A frictionless customer shopping experience makes it as easy as possible for customers to find and buy what they are looking for. Search and navigation are essential in helping the customers find what they are looking for with as little effort as possible.
The customer experience does not begin and end on the site and at the point of purchase. After orders have been placed, order management capability must support the ability to get the products to the customer as efficiently as possible. Supply chain, and fulfillment processes must be factored into the entire customer journey.
3. Focus on Execution
When it comes to implementation, do not try to ‘boil the ocean’ in the initial project with every possible feature and function. eCommerce system implementations projects are best done in phases to allow for organizations to be able to absorb the change happening to their business processes. One of the biggest gaps in ecommerce today is a lack of integrated processes that link together marketing, sales, logistics and IT to deliver optimum performance. In a quasi-agile methodology, breaking these projects down into sprints allow for better collaboration with all stakeholders involved, ensuring that adjustments are made in scope along the way in line with evolving business priorities.
Knowing that the initial phases are involved in laying a foundation, be sure to temper expectations from other key stakeholders regarding the immediate business results. These are enterprise programs that must be seen through to completion in a crawl, walk, run approach.
Ensure that this project is not being developed in isolation from the rest of the organization. Ensure that the stakeholders from the traditional business models are involved in the project and are included in the change being introduced at the end of the project. Ensure that those stakeholders are trained and comfortable with the solution well before launching to production.
The launch of your ecommerce platform is simply the first step. Unlike other systems, the eCommerce landscape is continually changing along with customer demand. Systems and organizations need to continually analyze and optimize the user experience to optimize growth.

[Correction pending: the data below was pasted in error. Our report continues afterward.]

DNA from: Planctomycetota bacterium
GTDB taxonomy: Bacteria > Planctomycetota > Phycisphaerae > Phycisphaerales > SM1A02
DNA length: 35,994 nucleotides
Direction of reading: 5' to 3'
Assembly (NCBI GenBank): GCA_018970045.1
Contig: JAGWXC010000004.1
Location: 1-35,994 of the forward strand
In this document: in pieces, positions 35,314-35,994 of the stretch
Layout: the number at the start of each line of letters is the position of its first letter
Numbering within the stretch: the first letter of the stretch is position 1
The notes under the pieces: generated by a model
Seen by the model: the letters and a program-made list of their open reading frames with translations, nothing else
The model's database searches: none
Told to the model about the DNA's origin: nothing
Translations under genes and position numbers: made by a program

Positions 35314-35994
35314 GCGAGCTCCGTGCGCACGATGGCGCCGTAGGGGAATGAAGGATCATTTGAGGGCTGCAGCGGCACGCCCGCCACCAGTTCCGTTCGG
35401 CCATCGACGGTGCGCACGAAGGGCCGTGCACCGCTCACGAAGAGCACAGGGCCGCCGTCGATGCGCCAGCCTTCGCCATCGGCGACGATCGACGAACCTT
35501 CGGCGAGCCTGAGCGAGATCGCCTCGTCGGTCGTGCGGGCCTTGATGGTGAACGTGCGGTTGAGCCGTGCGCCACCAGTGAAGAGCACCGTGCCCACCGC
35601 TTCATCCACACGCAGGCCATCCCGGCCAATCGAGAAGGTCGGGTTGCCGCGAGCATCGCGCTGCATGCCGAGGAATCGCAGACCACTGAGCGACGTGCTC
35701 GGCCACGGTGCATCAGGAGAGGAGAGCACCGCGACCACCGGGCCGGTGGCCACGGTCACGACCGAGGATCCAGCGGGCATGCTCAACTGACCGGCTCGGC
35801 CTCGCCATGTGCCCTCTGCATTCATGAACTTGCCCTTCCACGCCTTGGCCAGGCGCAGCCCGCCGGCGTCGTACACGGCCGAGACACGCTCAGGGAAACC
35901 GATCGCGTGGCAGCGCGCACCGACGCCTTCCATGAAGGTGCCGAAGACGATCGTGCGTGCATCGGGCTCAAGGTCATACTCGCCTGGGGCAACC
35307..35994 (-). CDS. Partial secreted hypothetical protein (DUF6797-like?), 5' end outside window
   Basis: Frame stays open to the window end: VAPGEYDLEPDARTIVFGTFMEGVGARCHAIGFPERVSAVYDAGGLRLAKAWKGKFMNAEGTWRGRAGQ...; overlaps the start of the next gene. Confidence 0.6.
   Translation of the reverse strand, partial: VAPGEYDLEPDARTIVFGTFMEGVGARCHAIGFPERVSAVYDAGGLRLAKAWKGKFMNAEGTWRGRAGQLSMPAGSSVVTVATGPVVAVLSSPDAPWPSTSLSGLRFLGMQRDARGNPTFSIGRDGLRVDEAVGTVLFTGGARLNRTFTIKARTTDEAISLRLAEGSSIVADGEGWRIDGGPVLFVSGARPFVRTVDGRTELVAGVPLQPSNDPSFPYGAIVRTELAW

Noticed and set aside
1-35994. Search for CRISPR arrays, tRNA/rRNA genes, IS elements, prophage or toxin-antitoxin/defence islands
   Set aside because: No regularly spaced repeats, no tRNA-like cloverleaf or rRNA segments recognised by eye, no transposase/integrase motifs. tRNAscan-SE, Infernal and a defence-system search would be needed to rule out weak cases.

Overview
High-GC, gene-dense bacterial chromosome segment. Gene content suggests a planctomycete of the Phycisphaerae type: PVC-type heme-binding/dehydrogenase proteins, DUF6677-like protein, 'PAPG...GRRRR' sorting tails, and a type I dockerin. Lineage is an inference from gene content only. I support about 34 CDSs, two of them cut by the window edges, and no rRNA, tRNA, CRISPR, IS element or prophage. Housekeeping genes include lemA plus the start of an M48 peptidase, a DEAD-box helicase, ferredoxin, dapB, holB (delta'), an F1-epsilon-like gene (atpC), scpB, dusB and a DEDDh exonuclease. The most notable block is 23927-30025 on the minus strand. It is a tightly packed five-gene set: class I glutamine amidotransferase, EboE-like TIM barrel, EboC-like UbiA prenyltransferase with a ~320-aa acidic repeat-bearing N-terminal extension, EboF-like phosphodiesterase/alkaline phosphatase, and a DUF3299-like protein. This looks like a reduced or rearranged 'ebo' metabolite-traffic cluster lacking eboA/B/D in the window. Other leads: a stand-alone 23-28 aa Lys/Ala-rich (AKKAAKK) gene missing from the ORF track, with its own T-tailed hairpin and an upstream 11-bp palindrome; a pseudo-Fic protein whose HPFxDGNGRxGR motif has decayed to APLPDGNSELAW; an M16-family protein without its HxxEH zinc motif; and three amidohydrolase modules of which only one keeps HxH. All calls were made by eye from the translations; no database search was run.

Commerce systems are organic. Changes come fast to the market, and those companies that embrace this change will foster a test and learn approach as the future is not set. There are high rewards of rapid growth potential for those who embrace all that eCommerce has to offer.
Effective change management to drive adoption represents a far greater challenge over technology.
4. Align Metrics with Business Objectives
The first month of operation of the new Commerce site should have a normalization period, paying extra attention to the site in production. Despite ample user acceptance testing prior to go-live, it is always good to ensure that real customer scenarios work to plan. This is also the part of the evolution where the site merchandisers are learning the tools and experimenting with producing content.
Typically, after the first month, it is time to accelerate traffic generation to the site through increased marketing, drive conversions and get the system producing some real revenue.
Having the right marketing and analytics tools in place (and knowledge of how to use them) will allow you to continually improve on the personalized customer experience and performance of e-commerce units like traffic and site usage metrics, marketing metrics, financial metrics and others performance metrics.
One last thought
It is obvious, the Covid-19 pandemic has disrupted the global economy in an unprecedented way and will change the way we do business and compete for the next decade.
Companies that choose to accelerate their digital transformation will capitalize based on these fundamental changes and will be better positioned; but the ones that won’t adopt the new ways might not survive. Contact us to discuss with our experts!
This article was written in collaboration with Pivotree